We use a bio-solution that helps digest fats and keep everything running smoothly. It is recommended for those with drains that are needing to be kept clean.

http://www.newtechbio.com/greasetraptreatmentproductinfo.htm

It makes the place smell rather nice after cleaning but since we didn't have a problem I don't know of its efficiency I'm just taking steps before I might have a problem. The longer I don't have to open the hatch of doom the better. I can only imagine having to clean this unit out and the thought is rather unpleasant.

Andy Ciordia
@Andy Ciordia
07/22/11 04:30:24PM
157 posts

Which Inventory Software & POS System to Use


Posted in: Tech Help, Tips, Tricks, & Techniques

We decided to go the non-traditional route and disliked all registers--too expensive for too little. We went with Vend (http://www.vendhq.com/). All you need is a laptop and you can hook it up to a receipt printer and cash drawer.

You can also look into asimilarsolution ShopKeep.(http://shopkeep.com/)

There are a lot of web oriented solutions coming. They excel in my opinion, I can check in on all things anywhere. A lot nicer than being tied to something archaic and from a decade or more ago--or a PC solution that locks you into some high fees.

Experiment and go with what feels good to you and your business. I spent 3 months evaluating with greatdisappointmentuntil we came to web solutions.

Andy Ciordia
@Andy Ciordia
01/17/14 10:51:49AM
157 posts

Chocolate Drinking Machine Recommendations


Posted in: Geek Gear - Cool Tools

We do not sell this in a take-home form. I don't think it'd be hard to make a take home form. Making it a pretty take home form would be a challenge and keep the cost down. It would also be a very temporary product since we don't add stabilizers or preservatives to our products.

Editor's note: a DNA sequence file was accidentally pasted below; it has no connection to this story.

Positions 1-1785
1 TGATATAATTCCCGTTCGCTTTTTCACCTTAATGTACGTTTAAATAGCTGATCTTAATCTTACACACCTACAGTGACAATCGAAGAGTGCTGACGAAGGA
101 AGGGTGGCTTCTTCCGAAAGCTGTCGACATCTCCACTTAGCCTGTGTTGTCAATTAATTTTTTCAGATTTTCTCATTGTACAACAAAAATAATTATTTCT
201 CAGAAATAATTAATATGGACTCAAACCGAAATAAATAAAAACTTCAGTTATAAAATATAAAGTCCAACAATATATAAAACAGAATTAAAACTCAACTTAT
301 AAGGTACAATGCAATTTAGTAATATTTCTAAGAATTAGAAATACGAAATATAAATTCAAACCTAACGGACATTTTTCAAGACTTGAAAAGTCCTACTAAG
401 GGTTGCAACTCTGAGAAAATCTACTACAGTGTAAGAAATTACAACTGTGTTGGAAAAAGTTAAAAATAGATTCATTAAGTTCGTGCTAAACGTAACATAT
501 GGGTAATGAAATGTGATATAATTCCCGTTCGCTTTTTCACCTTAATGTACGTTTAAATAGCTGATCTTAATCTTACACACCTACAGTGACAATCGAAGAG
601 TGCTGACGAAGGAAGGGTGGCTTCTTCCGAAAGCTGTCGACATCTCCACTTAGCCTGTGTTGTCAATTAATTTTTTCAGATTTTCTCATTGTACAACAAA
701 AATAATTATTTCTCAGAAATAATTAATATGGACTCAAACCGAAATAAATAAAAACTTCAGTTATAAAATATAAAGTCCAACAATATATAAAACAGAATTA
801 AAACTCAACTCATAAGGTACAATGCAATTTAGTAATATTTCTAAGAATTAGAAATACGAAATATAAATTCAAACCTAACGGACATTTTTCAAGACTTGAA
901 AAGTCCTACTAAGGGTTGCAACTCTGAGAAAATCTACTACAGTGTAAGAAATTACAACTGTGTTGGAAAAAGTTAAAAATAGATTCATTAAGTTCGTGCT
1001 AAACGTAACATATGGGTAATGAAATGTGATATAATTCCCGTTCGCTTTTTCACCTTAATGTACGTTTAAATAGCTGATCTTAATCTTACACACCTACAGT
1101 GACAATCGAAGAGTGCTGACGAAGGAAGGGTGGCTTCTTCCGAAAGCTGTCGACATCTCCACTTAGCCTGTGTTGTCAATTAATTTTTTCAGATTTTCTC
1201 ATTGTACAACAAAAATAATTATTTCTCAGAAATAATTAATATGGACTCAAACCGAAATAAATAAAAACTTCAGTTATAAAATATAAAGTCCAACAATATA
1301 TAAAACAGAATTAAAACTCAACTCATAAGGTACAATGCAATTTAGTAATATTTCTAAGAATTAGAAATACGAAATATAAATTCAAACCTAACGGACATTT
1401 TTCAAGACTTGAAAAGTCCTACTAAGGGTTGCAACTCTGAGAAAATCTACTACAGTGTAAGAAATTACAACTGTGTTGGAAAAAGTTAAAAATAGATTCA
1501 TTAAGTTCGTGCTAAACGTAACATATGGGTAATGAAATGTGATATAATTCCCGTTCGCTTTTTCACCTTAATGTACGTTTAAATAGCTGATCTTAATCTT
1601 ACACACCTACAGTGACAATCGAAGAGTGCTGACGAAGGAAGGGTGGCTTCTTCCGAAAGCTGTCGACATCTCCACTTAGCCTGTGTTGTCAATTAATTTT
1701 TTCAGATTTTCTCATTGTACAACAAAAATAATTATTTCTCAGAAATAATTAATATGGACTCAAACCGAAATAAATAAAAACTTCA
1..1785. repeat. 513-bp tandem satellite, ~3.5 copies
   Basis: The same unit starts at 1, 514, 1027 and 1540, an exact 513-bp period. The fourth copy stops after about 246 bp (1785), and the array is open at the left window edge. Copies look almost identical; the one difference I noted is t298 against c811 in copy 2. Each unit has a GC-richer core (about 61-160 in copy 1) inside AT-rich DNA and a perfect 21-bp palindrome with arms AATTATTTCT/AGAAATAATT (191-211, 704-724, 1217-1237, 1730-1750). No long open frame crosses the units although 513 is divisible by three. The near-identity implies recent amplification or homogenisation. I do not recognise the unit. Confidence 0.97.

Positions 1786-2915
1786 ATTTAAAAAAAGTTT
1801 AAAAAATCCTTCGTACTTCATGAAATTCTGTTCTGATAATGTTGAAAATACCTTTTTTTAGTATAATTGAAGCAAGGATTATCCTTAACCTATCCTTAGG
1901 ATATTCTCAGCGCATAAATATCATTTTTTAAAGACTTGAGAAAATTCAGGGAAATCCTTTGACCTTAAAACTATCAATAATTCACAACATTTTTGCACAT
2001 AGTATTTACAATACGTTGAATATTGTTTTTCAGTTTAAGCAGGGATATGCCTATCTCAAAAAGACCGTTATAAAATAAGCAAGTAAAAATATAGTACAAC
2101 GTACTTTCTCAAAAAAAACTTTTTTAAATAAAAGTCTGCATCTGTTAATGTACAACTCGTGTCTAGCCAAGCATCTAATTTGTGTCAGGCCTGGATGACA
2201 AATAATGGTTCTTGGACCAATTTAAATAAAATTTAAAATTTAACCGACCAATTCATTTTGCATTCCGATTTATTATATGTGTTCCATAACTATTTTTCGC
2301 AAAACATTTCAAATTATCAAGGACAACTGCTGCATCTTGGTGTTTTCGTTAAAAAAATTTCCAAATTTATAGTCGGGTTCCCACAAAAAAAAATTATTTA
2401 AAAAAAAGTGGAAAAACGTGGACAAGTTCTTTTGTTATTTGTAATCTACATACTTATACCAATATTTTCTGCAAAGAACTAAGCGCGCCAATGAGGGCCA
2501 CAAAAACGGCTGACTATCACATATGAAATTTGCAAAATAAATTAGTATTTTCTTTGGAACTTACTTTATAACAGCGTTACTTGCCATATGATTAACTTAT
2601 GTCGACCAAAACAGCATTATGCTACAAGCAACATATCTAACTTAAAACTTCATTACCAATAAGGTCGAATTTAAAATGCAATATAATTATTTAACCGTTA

Like I mentioned it's our truffles just without an enrobing. So you're dealing with a butter/cream ganache. I mix something like 31g of ganache in a demitasse with hot frothed milk to it and stir until you get something like pudding and then add more to dilute--or not depending on the customer.

Now for a hot chocolate (not sipping chocolate) which will take a vast amount more milk I make a cacao based syrup out of a dark and a mild cocoas, a little sugar, vanilla and water. Thicken, reduce, squeeze bottle it, and that just lasts.

Andy Ciordia
@Andy Ciordia
01/14/14 01:54:05PM
157 posts

Chocolate Drinking Machine Recommendations


Posted in: Geek Gear - Cool Tools

We have a new shop with a cafe element, we've done away with pre-prepped notions. We have blocks of our ganache ready and weighed. We heat them lightly then blend them with frothed milk to a proportion the customer wants. Thick to stand a spoon up, or diluted to a more hot chocolate. It's simple, we always have ganache on hand for enrobing and it's as close to a liquid truffle as you'll get. So one further option if you don't have a cafe is to just pick up a steamer and prep on demand takes <45s per serving and you're always fresh.

Andy Ciordia
@Andy Ciordia
10/28/11 09:48:08AM
157 posts

Chocolate Drinking Machine Recommendations


Posted in: Geek Gear - Cool Tools

Excellent and thank you. To me clay was thinking of this as a milk/almond/soy holder which would then be combined with your ganache. For the water level, I think your right it'd be hard to clean and wonder if it would be easy to stop it up to not function.
Andy Ciordia
@Andy Ciordia
10/21/11 10:17:41AM
157 posts

Chocolate Drinking Machine Recommendations


Posted in: Geek Gear - Cool Tools

Solis, if you're able, can you take a shot of the interior of your Zojirushi? I'm trying to understand how the unit heats.